NEWS | 33 RQS US 33d Rescue Squadron US Air Force

33rd RQS Return Home After Japan Earthquake

Members of the USAF 33rd Rescue Squadron were welcomed home after spending nearly a month supporting relief efforts in mainland Japan

  • Members of the USAF 33rd Rescue Squadron were welcomed home after spending nearly a month supporting relief efforts in mainland Japan
  • Kadena s 33rd RQS return home

US Air Force, April 06, 2011 - KADENA AIR BASE, Japan by Senior Airman Sara Csurilla
18th Wing Public Affairs - Members of the 33rd Rescue Squadron were welcomed home April 4 after spending nearly a month supporting relief efforts in mainland Japan.

Five aircraft and five teams from the combat-ready HH-60G Pave Hawk squadron returned to Kadena after deploying to Yokota Air Base, Japan only one day after a devastating 8.9 magnitude earthquake struck, resulting in crumbled cities, a tsunami ravaged coastline and a damaged nuclear power plant.

Initially, the 33rd RQS's mission was search and rescue. After saving a Japanese citizen with a broken femur, other flights proved unsuccessful and their mission shifted to Humanitarian Aid Disaster Relief.

"The 33rd RQS was tasked through U.S. Forces Japan to assist the U.S. Agency for International Development in helping to provide aid and support throughout the region's most affected by the tsunami," said Capt. Joseph Andresky, an HH-60 pilot with the 33rd RQS. "Concurrently the 33rd RQS was tasked to fly Department of Energy experts to try to determine the severity of the radiation leak from the Fukashima Diachi plant, and track the cloud of radioactive particles that were released."

Although Airmen from the 33rd RQS were faced with challenges along the way, they overcame difficult situations until their mission was complete.

"The mission was very different from the practiced skill-sets of the 33rd RQS, that of Combat Search and Recovery as well as medical evacuation in a wartime/combat environment," Captain Andresky explained. "That being said, every crew member and support individual adapted incredibly well to the demanding and challenging environment that the tsunami created. It was a successful mission, although it was very difficult for many of the individuals after seeing the devastation first hand."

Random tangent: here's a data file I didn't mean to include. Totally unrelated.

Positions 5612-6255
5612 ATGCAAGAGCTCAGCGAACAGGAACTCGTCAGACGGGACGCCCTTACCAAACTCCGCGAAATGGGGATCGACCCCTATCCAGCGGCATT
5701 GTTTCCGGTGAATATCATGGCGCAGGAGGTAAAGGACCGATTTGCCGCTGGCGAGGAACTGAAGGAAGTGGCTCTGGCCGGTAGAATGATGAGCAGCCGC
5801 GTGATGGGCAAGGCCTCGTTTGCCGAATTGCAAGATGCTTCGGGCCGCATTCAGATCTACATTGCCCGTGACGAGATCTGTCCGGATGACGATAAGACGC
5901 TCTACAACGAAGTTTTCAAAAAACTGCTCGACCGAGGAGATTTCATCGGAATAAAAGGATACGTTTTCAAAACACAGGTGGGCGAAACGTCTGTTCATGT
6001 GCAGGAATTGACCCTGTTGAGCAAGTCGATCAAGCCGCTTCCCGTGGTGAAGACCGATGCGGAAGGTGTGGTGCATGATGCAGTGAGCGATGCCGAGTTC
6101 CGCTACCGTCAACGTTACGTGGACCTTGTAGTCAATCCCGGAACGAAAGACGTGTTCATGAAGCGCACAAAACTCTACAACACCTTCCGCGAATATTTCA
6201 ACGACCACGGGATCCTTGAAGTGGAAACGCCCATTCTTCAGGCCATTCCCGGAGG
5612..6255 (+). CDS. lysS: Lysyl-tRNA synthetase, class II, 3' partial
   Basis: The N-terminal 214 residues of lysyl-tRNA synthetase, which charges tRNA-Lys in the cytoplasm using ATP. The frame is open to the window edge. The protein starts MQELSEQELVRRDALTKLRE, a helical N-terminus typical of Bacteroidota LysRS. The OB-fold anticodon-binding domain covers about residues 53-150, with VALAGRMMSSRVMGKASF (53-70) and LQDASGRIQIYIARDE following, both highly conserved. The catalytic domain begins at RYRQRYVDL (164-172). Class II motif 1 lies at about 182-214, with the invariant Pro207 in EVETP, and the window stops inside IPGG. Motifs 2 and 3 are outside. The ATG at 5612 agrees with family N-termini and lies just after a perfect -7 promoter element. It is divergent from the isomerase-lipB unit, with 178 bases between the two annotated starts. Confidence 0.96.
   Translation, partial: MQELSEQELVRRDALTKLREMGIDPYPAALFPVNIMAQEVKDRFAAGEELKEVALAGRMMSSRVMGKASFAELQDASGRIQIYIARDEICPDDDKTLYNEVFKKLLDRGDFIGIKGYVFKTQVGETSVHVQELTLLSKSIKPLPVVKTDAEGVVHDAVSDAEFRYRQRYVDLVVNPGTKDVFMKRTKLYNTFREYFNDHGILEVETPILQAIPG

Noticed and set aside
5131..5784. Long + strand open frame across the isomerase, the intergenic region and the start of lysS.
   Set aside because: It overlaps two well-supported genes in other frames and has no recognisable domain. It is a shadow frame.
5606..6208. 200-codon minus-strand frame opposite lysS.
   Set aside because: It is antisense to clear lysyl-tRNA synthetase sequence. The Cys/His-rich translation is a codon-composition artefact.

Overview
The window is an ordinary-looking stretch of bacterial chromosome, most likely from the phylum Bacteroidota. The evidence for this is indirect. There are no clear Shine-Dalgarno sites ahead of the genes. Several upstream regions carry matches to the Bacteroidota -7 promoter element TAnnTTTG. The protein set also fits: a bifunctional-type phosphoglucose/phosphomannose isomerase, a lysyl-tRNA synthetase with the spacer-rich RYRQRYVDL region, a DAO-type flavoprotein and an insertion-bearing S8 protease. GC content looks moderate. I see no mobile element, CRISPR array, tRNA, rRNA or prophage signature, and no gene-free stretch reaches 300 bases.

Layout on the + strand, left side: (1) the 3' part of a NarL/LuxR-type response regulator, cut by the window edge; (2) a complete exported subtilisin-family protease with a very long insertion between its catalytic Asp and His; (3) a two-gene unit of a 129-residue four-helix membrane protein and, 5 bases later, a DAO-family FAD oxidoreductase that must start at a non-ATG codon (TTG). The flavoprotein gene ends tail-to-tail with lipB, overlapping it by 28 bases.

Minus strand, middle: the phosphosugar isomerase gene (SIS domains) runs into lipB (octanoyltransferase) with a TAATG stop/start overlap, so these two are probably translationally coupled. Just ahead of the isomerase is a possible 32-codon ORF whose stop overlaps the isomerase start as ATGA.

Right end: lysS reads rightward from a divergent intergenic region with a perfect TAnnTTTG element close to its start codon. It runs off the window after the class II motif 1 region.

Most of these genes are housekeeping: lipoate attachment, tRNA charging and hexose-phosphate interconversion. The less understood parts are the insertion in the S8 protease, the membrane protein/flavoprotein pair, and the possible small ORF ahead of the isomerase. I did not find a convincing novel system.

The 33rd RQS, also known as the "Jolly green Giants," provided more than half of the U.S. Air Forces assets in mainland Japan to Support Operation Tomodachi, but they did not work alone.

"We worked in concert with the Japanese Ground Self Defense Force and used many of their landing zones and military facilities that were set up to support helicopter operations," Captain Andresky said. "The JGSDF was very self sufficient in their relief operations and provided a significant relief effort without the help of the U.S."

"Working with the Japanese counterparts was nearly seamless in every way," the pilot continued. "We were constantly amazed at the resourcefulness of the Japanese culture, and the speed in which the JGSDF was able to respond to emergencies."

After a month of flying between makeshift landing zones, providing supplies to the homeless, hungry and distressed and witnessing the incredible destruction of the tsunami, Airmen from the 33rd RQS said they were happy to be back but were glad they were able to help in any way, definitely to such a grateful nation of people.

"Many of the individuals that were sent in support of Operation Tomodachi were amazed at how thankful the Japanese were," added Captain Andresky. "From every stop where the helicopters landed to get gas, to any chance meeting of locals, the Japanese were incredibly thankful for the aid that the US and the 33rd RQS provided. It made us feel very honored and proud, especially as we attempt to live up to the Jolly Green motto of 'these things we that others may live.'"

Aircraft mentioned in this article :
Sikorsky HH-60G Pave Hawk 91-26403     ( US Air Force )

This article is listed in :
33 RQS US 33d Rescue Squadron US Air Force
JP Kadena AFB

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